Jade Taylor: Like why is that, why are we not concentrating on that? Or like this, um, I don’t, there’s like sh- TV shows based around that type of deal. And it’s like why are we not showing off places that you know have accessibility points and you know like great places for people with disabilities. All type of disabilities, autism, you know, supports like there’s just there’s not enough you know people think that they know what it’s like to live with a disability and there are people that they’re very, very close to people with disabilities who have a very good idea, but no one walks in your shoes.

Ashleigh Rae: Exactly. 100 squillion percent.

Jade Taylor: (laughs) And it’s just, it’s a matter of that. It’s like nobody walks in your shoes or rides in your wheelchair if you can’t walk. ‘Cause I hate that, I hate that saying walk in your shoes because not everyone walks in shoes.

Ashleigh Rae: Very true, very true.

Jade Taylor: You know, and that’s just, again, something that my, my life has taught me. That’s taught other people, you know?

Ashleigh Rae: I mean, disability teaches you so much about the capacity for caring in others, which is a really beautiful thing as well. I think there’s a lot of really wonderful things that come from being disabled, that if, if you don’t mind I’d like to go on a little tangent about something.

Jade Taylor: Yeah.

Ashleigh Rae: Um, something that I’ve learned that’s really been beautiful and this wonderful reaffirming I may have some faith left in humanity kinda thing is I think people with disabilities because we’ve had to be vulnerable with medical professionals for most of our lives, or like we’ve been forced into those positions of vulnerability, like where we have to talk about things that other people would consider really embarrassing and humiliating to talk about. Like, you know what talking about, um, I’m gonna get my terminology wrong, but you know, people who need the feeding tubes in the stomach or the stom- um, the bags that catch, um, urine and, and poo, um, because not able to use other body parts, all of that sort of stuff. Because we’ve had to go through all of those vulnerable moments and make peace with that, I think we’re actually far more in tune with ourselves emotionally and psychologically than the general populace is. And that is a solid, I’m gonna drop the F bomb, that is a solid fucking foundation for-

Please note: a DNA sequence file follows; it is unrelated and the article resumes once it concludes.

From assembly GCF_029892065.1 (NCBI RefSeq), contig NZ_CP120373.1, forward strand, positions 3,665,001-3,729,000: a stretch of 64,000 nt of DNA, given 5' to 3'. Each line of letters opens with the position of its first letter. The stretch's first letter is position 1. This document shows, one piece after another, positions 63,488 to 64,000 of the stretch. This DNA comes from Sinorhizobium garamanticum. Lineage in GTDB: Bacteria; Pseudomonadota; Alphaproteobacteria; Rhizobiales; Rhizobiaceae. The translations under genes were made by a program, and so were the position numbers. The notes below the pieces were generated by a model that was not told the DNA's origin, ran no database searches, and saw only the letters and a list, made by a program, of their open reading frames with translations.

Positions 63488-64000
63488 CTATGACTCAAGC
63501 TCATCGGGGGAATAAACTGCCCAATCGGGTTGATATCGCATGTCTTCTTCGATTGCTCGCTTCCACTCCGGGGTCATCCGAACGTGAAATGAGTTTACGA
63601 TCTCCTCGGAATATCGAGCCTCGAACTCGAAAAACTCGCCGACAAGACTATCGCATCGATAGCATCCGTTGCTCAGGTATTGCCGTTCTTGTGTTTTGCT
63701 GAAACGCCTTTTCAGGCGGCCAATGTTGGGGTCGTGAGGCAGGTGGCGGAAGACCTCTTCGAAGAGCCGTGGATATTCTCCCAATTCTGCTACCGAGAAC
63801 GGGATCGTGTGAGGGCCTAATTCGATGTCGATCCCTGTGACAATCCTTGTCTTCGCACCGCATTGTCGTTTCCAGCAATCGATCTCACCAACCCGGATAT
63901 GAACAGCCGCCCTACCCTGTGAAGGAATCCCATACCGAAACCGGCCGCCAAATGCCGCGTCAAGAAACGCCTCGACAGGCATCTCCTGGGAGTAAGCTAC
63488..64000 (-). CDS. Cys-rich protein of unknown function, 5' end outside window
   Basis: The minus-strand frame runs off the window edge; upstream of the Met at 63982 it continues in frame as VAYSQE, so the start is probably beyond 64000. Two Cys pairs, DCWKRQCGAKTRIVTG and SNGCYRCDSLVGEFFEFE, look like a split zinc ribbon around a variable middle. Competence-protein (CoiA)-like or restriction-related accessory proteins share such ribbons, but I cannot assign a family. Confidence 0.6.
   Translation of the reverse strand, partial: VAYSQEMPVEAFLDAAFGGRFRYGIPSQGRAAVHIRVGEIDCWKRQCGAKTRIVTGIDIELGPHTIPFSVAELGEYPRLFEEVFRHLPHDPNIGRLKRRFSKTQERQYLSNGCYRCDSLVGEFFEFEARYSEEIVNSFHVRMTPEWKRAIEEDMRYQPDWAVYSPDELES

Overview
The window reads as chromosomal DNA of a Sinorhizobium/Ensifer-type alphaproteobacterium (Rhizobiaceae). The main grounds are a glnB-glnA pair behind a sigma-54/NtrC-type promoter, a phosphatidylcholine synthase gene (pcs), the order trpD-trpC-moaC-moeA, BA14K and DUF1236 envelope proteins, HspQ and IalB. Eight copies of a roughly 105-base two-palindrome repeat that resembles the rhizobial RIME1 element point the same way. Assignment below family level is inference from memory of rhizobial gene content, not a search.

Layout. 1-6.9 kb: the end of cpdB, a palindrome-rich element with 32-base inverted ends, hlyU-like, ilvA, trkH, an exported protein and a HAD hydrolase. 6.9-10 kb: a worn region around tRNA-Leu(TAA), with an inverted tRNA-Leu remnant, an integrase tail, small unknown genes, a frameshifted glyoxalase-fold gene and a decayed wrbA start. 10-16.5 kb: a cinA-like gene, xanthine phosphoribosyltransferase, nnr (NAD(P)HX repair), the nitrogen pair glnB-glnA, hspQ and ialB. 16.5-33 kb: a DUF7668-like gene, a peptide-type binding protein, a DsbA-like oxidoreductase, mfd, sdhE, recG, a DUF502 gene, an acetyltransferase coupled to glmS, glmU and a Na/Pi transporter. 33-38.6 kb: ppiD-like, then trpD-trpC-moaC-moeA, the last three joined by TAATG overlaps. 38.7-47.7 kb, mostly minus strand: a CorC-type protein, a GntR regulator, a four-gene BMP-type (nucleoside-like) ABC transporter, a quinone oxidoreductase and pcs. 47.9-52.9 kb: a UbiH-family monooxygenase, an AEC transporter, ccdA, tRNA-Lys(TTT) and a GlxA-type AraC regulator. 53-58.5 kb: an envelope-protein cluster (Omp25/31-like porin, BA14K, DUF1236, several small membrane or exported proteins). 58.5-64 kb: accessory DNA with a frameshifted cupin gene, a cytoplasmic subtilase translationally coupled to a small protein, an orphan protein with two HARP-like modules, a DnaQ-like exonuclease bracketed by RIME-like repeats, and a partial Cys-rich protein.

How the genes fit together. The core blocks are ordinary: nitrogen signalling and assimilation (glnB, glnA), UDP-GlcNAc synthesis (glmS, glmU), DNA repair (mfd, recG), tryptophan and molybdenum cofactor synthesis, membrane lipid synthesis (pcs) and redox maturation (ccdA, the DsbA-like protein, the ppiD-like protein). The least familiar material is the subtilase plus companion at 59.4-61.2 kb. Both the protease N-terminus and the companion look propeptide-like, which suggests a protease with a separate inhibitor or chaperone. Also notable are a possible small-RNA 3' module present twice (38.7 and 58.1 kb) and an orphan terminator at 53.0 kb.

Jade Taylor: Yes.

Ashleigh Rae: … healthy friendships, relationships and love.

Jade Taylor: Yes. I, I always say that I thank my disability every day for the person that I am today.

Ashleigh Rae: Yeah. There’s a lot that comes from being disable that is beautiful and wonderful and absolutely worthy of being celebrated every day. And it (laughs) sadly isn’t fun. I really, I really think we should have our own, you know, festival for this.

Jade Taylor: Oh my God. Let’s do that, you and I (laughs) let’s, let’s just start a, we’re gonna do this after COVID and everyone gets their vaccines and does all their things, we’ll just have a festival for all-

Ashleigh Rae: Exactly.

Jade Taylor: … all of us.

Ashleigh Rae: We just want everyone to recover from their second dose of Pfizer. (laughs).

Jade Taylor: Yeah, yeah, yeah. That sounds amazing. And I mean, like I, a little bit of a tangent, then we’ll get to the next question but, you know, my, my I’m very close with my nieces, my nieces and I, I’m the, I’m the cool auntie ’cause I’m under the age of 30. So I’m like that, you know, I understand but I’m not old enough yet. You know, like I’m just that little bit in that, right in their age group. And um, my, my niece got asked the other day “Uh, do you know anyone with a disability?” And she goes, “No.” And then she was walking home and she was like, “Wait a minute, auntie Jade has spina bifida, hang on a minute.” And she said, “It’s because I don’t think of you like that. To me, you’re my auntie.” And when she said that it, it made me cry.